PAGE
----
Cook’s amendment failed 6-2, with support from only Costa and Cook. 

Another attempt to delay the vote came from attorney Kristin Collins of Preti Flaherty, representing residents of the Riverton neighborhood. Cook moved to suspend the rules to allow public comment on a letter Collins sent to the council that afternoon, demanding further study.

After the council discussed whether to suspend the rules and allow public comment on that or any of the proposed amendments, and when it was about to vote on the motion, one member of the public started speaking from the back of the room about his homeless experience.

The council adjourned when he continued to speak after Mayor Kate Snyder warned him he was out of order. The speaker left, the council reconvened, and the motion to allow public comment failed. 

Several councilors and the mayor emphasized that the capacity the shelter would be built to accommodate should not be interpreted as a “cap” because the city is required to provide assistance to people who are eligible for General Assistance, and state law has added homelessness as a qualifying emergency. 

Councilor Nicholas Mavodones also proposed an amendment that would have lowered to 150 the average nightly census the shelter should be built to accommodate. Councilor Spencer Thibodeau added a friendly amendment to change the language to “target nightly census,” noting that the actual average nightly census for the past three years is 200, not 150. 

Setting a lower target, Mavadones argued, would account for the partnerships forming now with other municipalities and nonprofits, which might reduce the need for shelter space in Portland. 

Councilor Tae Chong opposed the amendment because he said that those partnerships are not solidified, nor are they currently before the council. 

“Right now, the policy before us is about the center,” Chong said, “and not about all these other things that we might be creating, and how many of those things are going to be developed in time for this shelter.” 

He also noted that at a Jan. 13 council workshop on the shelter resolution, national homelessness expert Robert Pulster, of the federal Interagency Council on Homelessness, said the number of homeless has been going up in recent years, and that even when a city has a housing-first policy and when there are more low-income housing units opened, it doesn’t necessarily reduce homelessness because poverty has changed.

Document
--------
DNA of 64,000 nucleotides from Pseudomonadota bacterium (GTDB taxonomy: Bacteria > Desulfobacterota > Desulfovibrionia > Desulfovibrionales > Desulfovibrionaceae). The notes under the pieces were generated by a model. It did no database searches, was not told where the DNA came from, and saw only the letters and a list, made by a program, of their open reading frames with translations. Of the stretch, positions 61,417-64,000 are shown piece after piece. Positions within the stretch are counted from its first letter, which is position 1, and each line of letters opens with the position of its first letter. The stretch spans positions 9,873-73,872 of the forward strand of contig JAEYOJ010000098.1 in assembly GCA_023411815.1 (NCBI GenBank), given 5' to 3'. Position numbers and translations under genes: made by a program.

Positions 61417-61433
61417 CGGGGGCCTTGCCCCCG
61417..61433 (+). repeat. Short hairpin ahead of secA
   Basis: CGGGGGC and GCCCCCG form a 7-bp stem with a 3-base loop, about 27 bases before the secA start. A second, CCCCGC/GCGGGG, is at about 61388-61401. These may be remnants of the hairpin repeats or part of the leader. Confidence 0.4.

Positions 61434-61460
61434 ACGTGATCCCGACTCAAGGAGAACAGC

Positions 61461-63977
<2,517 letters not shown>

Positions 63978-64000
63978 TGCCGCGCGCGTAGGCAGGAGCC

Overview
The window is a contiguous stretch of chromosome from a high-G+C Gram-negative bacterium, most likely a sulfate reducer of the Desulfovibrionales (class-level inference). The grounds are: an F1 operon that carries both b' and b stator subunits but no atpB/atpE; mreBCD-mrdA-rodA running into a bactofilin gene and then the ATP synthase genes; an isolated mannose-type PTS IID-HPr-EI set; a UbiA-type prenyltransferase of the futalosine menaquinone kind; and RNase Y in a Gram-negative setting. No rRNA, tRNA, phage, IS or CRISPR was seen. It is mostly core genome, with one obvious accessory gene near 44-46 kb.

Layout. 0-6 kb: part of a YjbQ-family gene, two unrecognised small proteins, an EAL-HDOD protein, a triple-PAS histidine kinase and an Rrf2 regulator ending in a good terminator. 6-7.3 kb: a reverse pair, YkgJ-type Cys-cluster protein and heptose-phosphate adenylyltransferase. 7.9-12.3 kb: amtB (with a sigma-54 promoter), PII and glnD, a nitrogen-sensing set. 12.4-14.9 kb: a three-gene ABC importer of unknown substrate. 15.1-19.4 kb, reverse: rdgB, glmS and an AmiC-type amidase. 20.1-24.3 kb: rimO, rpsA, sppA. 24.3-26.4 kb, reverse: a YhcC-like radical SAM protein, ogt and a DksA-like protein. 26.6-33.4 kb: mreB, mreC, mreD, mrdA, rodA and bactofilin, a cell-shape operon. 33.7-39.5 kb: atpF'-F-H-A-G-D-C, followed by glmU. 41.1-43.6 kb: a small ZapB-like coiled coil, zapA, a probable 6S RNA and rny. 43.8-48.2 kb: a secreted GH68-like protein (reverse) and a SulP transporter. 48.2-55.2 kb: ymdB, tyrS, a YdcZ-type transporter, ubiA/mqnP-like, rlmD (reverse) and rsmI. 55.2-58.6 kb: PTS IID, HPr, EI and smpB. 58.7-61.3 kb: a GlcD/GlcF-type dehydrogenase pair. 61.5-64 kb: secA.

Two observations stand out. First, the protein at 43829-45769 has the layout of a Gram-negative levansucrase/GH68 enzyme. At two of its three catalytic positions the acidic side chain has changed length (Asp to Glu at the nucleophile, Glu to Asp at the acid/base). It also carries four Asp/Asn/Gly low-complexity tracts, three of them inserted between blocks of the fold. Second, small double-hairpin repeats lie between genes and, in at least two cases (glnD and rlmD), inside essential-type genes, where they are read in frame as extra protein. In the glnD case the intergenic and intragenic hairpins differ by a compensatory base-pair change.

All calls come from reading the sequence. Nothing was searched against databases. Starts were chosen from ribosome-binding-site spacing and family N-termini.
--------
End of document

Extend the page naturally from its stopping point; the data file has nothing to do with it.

“This kind of poverty that we’ve seen, the kind of change we’ve seen in economics in Maine and in the United States is somewhat historic,” Chong said. “The wealth gap is greater now than it’s ever been since the robber barons of the 1800s and early 1900s. … There are  more Americans who have less than $400 just to solve a simple crisis, and that puts a lot of people at risk of being homeless.” 

Ray, chairwoman of the HHS committee, noted that the average nightly census of 200 covers a wide range: The city has seen a maximum of 271 on two nights in the past year, and numbers dropped to 141 in September. It is easier to build larger and scale down, she said, using the extra space for programming or to move beds further apart.  

Mavodones’ amendment failed 4-4, with support from Thibodeau, Duson, Mavodones, and Snyder.

The council then considered the resolution as amended by Ray to incorporate some of the information from the Jan. 13 workshop.

She amended the language regarding the numbers the new shelter should accommodate because it had originally been tied to the average nightly census at a specific date. Other amendments called for establishing a separate triage facility, and directed city staff to work to diversify revenue streams for the construction and operation of the new facility by including other municipal, state and federal funding sources, as well as contributions from private-sector community partners and individuals.

The triage center would be on the peninsula or in another convenient location and direct individuals to either the shelter or to other options. 

The council passed Ray’s amendment unanimously, before discussion of the full resolution. 

Snyder said the resolution provides a context for city staff to address the situation at the Oxford Street Shelter. She said the council may consider public-private partnerships, philanthropy, state and regional partners, and elements of funding and management that could benefit all involved, to secure resources for the project in the future. 

She said one neighborhood is being impacted now by the Oxford Street Shelter and that the community will be involved when establishing a new shelter in the Riverton neighborhood. 

“What I don’t want to see ever is us feeling like we are a city divided by neighborhoods and that the neighborhoods are pitted against one another,” Snyder said. “One thing that I will do is to make sure that there is community engagement as plan-making moves forward in response to any resolution that is the guide.”